Tuesday, September 1, 2015

qotd: Turkey’s phenomenal success with socialized medicine

National Bureau of Economic Research
August 2015
NBER Working Paper 21510
The Value of Socialized Medicine: The Impact of Universal Primary
Healthcare Provision on Birth and Mortality Rates in Turkey
By Resul Cesur, Pınar Mine Güneş, Erdal Tekin, and Aydogan Ulker


This paper examines the impact of universal, free, and easily accessible
primary healthcare on population health as measured by age-specific
birth and mortality rates, focusing on a nationwide socialized medicine
program implemented in Turkey. The Family Medicine Program (FMP),
launched in 2005, assigns each Turkish citizen to a specific
state-employed family physician, who offers a wide range of primary
healthcare services that are free-of-charge. Furthermore, these services
are provided at family health centers, which operate on a walk-in basis
and are located within the neighborhoods in close proximity to the
patients. To identify the causal impact of the FMP, we exploit the
variation in its introduction across provinces and over time. Our
estimates indicate that the FMP caused large declines in mortality rates
across all age groups with more pronounced impacts among infants and the
elderly, and a moderate reduction in the birth rates, primarily among
teenagers. Furthermore, the results are suggestive that the program has
also contributed towards equalization in the mortality disparities
across provinces. Our findings highlight the importance of a nationwide
supply-side intervention on improving public health.

From the Introduction

An increasing number of countries are devising reforms aimed at
improving public health and reducing disparities in the delivery of and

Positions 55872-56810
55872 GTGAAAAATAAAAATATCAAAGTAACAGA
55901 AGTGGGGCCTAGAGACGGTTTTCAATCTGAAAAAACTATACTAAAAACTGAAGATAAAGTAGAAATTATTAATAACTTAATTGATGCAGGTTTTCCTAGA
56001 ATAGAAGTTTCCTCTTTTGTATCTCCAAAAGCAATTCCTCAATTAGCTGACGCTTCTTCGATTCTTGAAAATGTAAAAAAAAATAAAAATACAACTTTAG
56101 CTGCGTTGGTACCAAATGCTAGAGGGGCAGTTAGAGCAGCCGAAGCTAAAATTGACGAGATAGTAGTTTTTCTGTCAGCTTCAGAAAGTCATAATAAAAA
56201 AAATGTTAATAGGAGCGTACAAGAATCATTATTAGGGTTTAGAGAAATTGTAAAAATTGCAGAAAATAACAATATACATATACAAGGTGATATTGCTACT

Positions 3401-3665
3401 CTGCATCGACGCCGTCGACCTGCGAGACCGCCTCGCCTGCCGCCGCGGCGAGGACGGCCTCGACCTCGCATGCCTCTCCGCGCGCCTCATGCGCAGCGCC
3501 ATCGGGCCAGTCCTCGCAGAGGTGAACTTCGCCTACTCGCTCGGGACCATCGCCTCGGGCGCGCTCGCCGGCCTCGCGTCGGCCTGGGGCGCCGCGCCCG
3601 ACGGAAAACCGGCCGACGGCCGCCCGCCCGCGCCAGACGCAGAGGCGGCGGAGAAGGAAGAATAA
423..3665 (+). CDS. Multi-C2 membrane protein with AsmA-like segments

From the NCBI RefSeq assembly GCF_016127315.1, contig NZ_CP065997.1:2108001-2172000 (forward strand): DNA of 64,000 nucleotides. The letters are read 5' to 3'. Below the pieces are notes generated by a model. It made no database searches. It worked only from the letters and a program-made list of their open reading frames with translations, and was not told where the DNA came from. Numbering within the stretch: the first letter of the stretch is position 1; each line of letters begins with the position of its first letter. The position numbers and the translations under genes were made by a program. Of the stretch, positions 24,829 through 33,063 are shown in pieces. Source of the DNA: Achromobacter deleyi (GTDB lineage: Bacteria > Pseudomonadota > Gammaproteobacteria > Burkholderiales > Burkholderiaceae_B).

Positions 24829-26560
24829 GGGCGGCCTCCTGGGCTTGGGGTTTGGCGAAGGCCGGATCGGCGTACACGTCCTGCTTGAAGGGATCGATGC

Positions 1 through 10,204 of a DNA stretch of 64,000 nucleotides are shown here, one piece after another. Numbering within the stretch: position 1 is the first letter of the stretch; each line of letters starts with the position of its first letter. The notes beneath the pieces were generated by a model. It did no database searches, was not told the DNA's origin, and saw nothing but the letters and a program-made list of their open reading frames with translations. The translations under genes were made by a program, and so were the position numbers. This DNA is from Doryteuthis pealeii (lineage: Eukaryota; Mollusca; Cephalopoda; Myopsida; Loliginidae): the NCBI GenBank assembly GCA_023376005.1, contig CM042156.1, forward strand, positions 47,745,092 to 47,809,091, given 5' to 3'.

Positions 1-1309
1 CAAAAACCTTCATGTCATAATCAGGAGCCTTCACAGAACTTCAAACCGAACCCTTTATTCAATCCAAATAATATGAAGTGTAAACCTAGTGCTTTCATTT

access to basic healthcare services. Many countries have taken a
primarily demand-side approach to extending health coverage, through
mechanisms such as health insurance, user-fees on the basis of
ability-to-pay, and conditional cash transfers. There are also countries
that have opted for mainly supply-side schemes by extending government
financed public provision of healthcare services or creating incentive
mechanisms that financially motivate providers to expand their coverage.

The emerging consensus from the strand of the literature that focuses on
the demand-side healthcare financing reforms is that extending health
insurance coverage improves both access and utilization, at least among
the targeted groups. However, the evidence on the degree to which these
interventions limit out of pocket expenditures for services and improve
health outcomes is mixed and inconclusive.4 The relatively few studies
that have focused on supply-side reforms, on the other hand, find that
increased availability of free or heavily subsidized healthcare improves
both access and health outcomes.

In this paper, we study the impact of a supply-side healthcare
intervention implemented in Turkey on measures of mortality and birth
rates. The Family Medicine Program – called FMP hereafter – introduced
in 2005, has extended basic healthcare services to the entire Turkish
population under a free-of-charge and single-payer system that is fully
financed and administered by the central government. The key operational
feature of the FMP is the assignment of each Turkish citizen to a
specific family physician, who offers a wide range of basic healthcare
services at easily accessible walk- in clinics called the Family Health

The Turkish reform has essentially established a socialized medicine
program for basic healthcare services since the services are provided
free-of-charge by state-employed family physicians. This is in sharp
contrast with most other interventions, especially those concerning
demand-side incentives, which primarily focus on the impact of reducing
out-of-pocket healthcare expenses. Additionally, there is a growing
conviction among the leading global health organizations, policymakers
and practitioners about the importance of achieving universal health
coverage, i.e., ensuring basic and affordable healthcare services to
whole citizens irrespective of their ability to pay.

Our results indicate that the FMP led to considerable health benefits.